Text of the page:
The class action suit, as initially brought in 1975, contested primarily the eligibility requirement for aid to dependent children that disqualified the families of dependent children from such aid if the father was "capable of light work." There is no doubt that both plaintiffs had standing to assert such claim as class representatives. In May, 1978, the suit was broadened to attack other facets of the disability requirements, including pertinently the requirement that prevented the families of dependent children from receiving welfare payments unless their fathers would be (or would continue to be) disabled for sixty days or more. At this time, the defendants stated (admittedly in equivocal terms, see note 12, infra ) that they had no objection to certification of the class. At the same time, a showing was made that administrative revision of the other disability requirements in the Texas AFDC Handbook would moot all of the plaintiffs' substantive contentions except that pertaining to the sixty-day disability requirement. In December, 1978, the district court granted summary judgment for the plaintiffs invalidating the sixty-day requirement.

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In April, 1979, the defendants for the first time filed a motion to dismiss for want of jurisdiction. The defendants also objected for the first time that the plaintiffs were not adequate class representatives because they themselves had not been denied benefits because of the sixty-day eligibility period but rather because they were "capable of light work." As the district court noted, the invalid "capable of light work" requirement had been revised as a result of this class action; one consequence of the judgment below is that the defendants must send out notices to all applicants who were denied, improperly, eligibility for welfare benefits by reason of this requirement. However, the certification of the class to which no objection by the defendants had been urged in May, 1978 and the description of which the defendants had approved when it was formalized in June, 1979 included all Texas residents who since October, 1976 had had applications for AFDC welfare payments rejected or benefits terminated because of the improper Texas disability standard (including both the "capable of light work" and the sixty-day disability requirements). The record also shows that the plaintiff Silva, although now receiving AFDC payments because of the elimination of the "capable of light work" requirement, is subject to termination of his benefits by reason of the sixty-day disability requirement should his disability lessen into one of this temporary duration.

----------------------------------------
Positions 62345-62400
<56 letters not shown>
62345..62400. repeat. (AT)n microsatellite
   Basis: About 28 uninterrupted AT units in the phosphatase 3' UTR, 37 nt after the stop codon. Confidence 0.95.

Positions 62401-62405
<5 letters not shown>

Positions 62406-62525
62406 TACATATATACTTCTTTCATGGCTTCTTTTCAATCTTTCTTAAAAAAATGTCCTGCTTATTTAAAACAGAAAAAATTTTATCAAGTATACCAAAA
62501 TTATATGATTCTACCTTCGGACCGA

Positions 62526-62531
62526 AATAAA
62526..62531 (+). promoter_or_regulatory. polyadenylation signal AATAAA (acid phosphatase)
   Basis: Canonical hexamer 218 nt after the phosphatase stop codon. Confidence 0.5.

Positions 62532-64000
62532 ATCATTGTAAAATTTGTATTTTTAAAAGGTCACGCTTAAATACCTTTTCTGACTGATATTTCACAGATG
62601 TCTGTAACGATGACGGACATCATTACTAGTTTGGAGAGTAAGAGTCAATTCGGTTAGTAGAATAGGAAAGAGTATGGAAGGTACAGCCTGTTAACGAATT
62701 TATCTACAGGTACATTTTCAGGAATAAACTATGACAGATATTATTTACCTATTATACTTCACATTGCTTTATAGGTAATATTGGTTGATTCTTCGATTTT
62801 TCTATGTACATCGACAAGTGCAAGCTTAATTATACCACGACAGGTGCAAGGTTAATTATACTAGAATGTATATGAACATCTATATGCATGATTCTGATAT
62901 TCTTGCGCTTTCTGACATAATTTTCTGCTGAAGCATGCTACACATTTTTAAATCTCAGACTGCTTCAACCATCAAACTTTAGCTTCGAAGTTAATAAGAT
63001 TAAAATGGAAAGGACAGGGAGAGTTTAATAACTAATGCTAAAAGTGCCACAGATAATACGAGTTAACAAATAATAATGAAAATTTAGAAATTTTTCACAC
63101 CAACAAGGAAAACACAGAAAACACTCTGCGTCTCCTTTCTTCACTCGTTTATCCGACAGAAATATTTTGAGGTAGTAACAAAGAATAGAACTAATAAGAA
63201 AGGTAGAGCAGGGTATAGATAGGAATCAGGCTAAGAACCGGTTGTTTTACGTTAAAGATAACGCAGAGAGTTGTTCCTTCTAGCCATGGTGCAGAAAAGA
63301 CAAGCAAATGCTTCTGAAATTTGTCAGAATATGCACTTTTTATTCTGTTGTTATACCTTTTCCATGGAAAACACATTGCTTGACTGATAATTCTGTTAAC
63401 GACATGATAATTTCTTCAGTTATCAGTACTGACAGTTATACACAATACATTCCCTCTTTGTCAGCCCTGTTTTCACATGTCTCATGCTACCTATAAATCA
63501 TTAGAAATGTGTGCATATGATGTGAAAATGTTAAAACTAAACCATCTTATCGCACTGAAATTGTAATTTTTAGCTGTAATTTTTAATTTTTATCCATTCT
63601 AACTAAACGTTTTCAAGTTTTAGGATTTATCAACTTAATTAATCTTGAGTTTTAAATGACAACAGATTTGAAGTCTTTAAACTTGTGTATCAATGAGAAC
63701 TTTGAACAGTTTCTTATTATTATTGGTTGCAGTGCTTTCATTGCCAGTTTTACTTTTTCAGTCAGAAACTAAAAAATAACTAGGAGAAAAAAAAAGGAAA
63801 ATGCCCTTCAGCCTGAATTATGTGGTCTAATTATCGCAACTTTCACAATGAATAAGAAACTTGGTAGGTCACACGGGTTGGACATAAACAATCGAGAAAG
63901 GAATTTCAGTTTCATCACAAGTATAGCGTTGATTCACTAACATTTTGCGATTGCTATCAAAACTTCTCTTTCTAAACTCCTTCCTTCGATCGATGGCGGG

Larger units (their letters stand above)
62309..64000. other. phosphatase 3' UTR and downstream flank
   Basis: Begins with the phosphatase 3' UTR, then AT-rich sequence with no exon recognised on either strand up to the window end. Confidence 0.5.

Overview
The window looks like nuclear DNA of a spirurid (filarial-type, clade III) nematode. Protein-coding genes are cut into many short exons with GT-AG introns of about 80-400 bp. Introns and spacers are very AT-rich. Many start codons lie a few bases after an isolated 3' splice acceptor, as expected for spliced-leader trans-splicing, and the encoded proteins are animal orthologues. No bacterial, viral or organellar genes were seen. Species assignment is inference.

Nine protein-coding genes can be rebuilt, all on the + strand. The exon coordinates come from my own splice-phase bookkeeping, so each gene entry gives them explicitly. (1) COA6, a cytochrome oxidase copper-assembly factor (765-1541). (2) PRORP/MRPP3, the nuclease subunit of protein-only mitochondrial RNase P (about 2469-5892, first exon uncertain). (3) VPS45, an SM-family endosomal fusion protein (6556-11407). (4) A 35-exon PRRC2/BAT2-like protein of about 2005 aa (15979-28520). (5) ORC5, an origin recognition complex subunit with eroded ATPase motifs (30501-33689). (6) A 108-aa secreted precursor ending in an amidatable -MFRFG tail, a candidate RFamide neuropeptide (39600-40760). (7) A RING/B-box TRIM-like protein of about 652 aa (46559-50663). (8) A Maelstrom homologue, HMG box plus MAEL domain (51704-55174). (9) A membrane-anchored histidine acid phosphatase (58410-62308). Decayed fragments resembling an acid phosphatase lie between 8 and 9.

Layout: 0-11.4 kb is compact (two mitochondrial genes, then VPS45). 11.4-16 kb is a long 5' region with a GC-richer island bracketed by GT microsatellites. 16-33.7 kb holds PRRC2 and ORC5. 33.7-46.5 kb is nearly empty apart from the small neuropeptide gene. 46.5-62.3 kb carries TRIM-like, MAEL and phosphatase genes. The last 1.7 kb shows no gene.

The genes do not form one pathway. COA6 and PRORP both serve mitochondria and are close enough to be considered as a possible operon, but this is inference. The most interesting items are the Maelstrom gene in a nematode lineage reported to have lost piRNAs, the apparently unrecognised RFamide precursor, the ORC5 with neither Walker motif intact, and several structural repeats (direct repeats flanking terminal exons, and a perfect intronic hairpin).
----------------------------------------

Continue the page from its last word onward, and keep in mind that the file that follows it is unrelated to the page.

I.

The first issue that must be resolved is whether the district court had jurisdiction. The defendants rely on the Supreme Court's holding in Chapman v. Houston Welfare Rights Organization, 441 U.S. 600, 99 S.Ct. 1905, 60 L.Ed.2d 508 (1979), that a federal court has no jurisdiction under 28 U.S.C. § 1343 1 and 42 U.S.C. § 1983 2 to hear a claim that is wholly based on a conflict between state and federal law. 3 In view of Chapman, it is not disputed that the district court did not have jurisdiction unless the plaintiffs presented the court with a substantial constitutional claim. 4

The plaintiffs argue that the district court correctly ruled that there was a substantial